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A Cancer Support Person

This is not a title I thought I would have in my lifetime. I know my mom had cancer almost 14 years ago, but I didn't live close by. I was there for the briefest of times to help (I feel truly terrible about this. However, I had young children and a crumbling at the time.), but I don't think I would have been labeled as a support person then.

When my mom was diagnosed with breast cancer for the second time in May, I heard words in my head that had only been uttered once before in my life. The first time my mom told me she had cancer I was 27, living in Washington and she was in Alaska. I told my then husband her diagnosis and his response was so harsh. He said to me "well, at least we know what she is going to die from" and went back to whatever he was doing. When the ultrasound and biopsy happened this time, I heard those same words in my head and I immediately started to cry. And then I went outside and whispered in the wind "this cannot take my mom from me. It cannot take her life. We will overcome it."

I had to be present, I had to learn things, I had to put my fears, sadness, tears, anger aside and put on a brave face. This was the hardest thing in my life to do. I wanted to fall apart. I wanted to wallow. I wanted to scream.

I vowed to my mom that I would be at each and every doctors appointment. And I was. Besides 1. That meant that weekly I attended at least 1 appointment, a lot of the time it was 2-3. When 2023 started I was unsure how I would run my business. But I had made the decision to do far fewer weddings. I had a few experiences the year before that had me questioning myself and my abilities. I had a goal to do like 10 weddings or something. Maybe less. And boy. I am glad I did. Scott and I had started our insurance agency at the beginning of the year and my time was devoted to supporting that so much.

Things I wasn't prepared for when it comes to cancer:

  • the exhaustion: Seeing my mom tired. Watching her almost shrink away. Being so tired myself. My emotional bucket was empty a lot of the time.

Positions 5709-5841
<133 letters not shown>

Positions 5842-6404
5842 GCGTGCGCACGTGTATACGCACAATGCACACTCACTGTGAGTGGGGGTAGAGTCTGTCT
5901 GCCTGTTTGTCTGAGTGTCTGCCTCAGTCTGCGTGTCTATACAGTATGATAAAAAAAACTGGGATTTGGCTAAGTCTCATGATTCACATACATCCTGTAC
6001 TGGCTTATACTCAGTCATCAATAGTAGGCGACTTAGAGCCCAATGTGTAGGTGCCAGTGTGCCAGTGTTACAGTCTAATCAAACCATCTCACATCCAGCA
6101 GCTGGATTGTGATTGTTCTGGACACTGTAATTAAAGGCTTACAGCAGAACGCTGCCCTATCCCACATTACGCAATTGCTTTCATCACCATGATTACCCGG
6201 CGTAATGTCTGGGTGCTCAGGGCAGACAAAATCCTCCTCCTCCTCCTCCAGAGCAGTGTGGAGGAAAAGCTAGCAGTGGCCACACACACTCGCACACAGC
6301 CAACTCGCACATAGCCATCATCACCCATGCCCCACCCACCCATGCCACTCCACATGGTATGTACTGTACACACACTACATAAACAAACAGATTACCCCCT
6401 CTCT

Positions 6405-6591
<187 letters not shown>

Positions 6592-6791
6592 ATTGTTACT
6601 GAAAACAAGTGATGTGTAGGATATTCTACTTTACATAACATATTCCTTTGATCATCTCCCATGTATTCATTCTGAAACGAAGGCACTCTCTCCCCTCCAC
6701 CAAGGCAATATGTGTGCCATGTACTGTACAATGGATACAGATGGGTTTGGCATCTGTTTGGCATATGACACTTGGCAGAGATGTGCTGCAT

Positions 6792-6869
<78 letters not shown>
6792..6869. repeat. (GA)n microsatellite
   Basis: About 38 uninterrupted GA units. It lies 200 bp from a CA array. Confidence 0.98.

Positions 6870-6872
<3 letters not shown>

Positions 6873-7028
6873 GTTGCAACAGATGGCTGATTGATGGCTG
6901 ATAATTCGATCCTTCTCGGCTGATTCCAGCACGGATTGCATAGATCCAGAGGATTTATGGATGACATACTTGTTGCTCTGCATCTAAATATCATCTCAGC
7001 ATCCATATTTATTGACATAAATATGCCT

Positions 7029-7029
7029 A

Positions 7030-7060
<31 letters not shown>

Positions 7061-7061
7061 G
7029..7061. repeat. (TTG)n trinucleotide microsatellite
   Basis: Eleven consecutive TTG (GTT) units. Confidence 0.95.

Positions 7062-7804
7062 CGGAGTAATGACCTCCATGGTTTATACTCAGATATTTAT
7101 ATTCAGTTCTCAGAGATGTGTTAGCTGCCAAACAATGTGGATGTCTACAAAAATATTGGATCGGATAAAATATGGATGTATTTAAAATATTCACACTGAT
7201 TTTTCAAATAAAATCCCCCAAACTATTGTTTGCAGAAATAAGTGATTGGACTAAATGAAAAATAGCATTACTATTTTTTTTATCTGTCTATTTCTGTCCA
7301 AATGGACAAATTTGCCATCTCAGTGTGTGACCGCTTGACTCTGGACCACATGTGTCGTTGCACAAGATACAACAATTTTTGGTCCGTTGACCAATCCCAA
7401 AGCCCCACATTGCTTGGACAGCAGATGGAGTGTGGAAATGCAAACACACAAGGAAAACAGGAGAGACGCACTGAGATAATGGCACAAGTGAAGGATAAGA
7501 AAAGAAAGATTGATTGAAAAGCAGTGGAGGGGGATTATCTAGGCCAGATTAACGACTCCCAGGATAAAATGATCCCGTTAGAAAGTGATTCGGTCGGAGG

• loneliness: I have my sister near by to help with making the appointment waits bearable. I have a couple of friends who were so supportive to me, both here and from a distance. But literally, there were like 3 I knew I could go to when I needed to vent. I felt alone.

  • emotions: I didn't realize I could cry so much over cancer. I didn't realize I could be so angry at something taking away my time and making my mom so sick.

  • anger: as a member of The Church of Jesus Christ of Latter-Day Saints, service is something we give freely, abundantly, easily. I have never felt so angry at a group of people. There was no help offered. Even when I asked for it. I needed a sitter for my littles during the summer so I could attend appointments. I asked if I could pay someone in my ward (congregation) to watch my kids. No one would help. My mom lives with us. I was running two businesses, running a home, being a cancer support person and I was worn out. I had one sweet friend bring dinner one evening for my family. That was the only offering of a meal from them until my mom had emergency surgery months later. I was told they all assumed my mom didn't need anything because "Sarah is handling everything so well" - I wasn't. I was angry for months.

  • pride: As I watched my mom work through her treatments, keep a positive attitude, do things she didn't want to (she always suggested we go shopping instead of to chemo) and give her body, mind and soul to actively fighting against the cancer I felt so much pride in her. I hope to emulate her in my daily life from now on.

I didn't want to be a cancer support person. But, I got to be.

I am better because of it. I feel how fast time flies. I want to savor moments. I want to cultivate memories for my family. This is why traditions are so important to me. Even when I felt like my world was crumbling and my foundation was cracking, the traditions we have as a family helped to ground me. Each one centered me and allowed me to feel normal while other feelings tried to take hold.

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